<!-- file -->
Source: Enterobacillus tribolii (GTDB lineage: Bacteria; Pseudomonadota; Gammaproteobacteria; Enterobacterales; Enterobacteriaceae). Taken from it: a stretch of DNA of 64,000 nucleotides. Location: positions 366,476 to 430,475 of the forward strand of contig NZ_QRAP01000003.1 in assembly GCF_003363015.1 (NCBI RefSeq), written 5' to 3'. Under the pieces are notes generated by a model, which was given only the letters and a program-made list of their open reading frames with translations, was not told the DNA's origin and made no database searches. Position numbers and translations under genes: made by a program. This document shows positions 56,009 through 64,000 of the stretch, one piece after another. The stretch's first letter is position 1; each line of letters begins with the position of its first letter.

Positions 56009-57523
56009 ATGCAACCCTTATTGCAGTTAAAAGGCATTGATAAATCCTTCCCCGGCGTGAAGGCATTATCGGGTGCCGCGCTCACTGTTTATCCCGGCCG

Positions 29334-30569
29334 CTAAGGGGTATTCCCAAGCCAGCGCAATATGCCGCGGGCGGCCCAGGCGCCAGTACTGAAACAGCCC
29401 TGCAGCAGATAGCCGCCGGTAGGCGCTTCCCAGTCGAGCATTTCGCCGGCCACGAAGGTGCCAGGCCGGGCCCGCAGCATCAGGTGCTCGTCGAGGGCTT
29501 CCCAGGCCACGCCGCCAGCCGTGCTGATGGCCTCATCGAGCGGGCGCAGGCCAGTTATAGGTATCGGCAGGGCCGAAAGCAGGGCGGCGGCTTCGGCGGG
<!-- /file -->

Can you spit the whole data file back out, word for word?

Source: Enterobacillus tribolii (GTDB lineage: Bacteria; Pseudomonadota; Gammaproteobacteria; Enterobacterales; Enterobacteriaceae). Taken from it: a stretch of DNA of 64,000 nucleotides. Location: positions 366,476 to 430,475 of the forward strand of contig NZ_QRAP01000003.1 in assembly GCF_003363015.1 (NCBI RefSeq), written 5' to 3'. Under the pieces are notes generated by a model, which was given only the letters and a program-made list of their open reading frames with translations, was not told the DNA's origin and made no database searches. Position numbers and translations under genes: made by a program. This document shows positions 56,009 through 64,000 of the stretch, one piece after another. The stretch's first letter is position 1; each line of letters begins with the position of its first letter.

Positions 56009-57523
56009 ATGCAACCCTTATTGCAGTTAAAAGGCATTGATAAATCCTTCCCCGGCGTGAAGGCATTATCGGGTGCCGCGCTCACTGTTTATCCCGGCCG

Positions 29334-30569
29334 CTAAGGGGTATTCCCAAGCCAGCGCAATATGCCGCGGGCGGCCCAGGCGCCAGTACTGAAACAGCCC
29401 TGCAGCAGATAGCCGCCGGTAGGCGCTTCCCAGTCGAGCATTTCGCCGGCCACGAAGGTGCCAGGCCGGGCCCGCAGCATCAGGTGCTCGTCGAGGGCTT
29501 CCCAGGCCACGCCGCCAGCCGTGCTGATGGCCTCATCGAGCGGGCGCAGGCCAGTTATAGGTATCGGCAGGGCCGAAAGCAGGGCGGCGGCTTCGGCGGG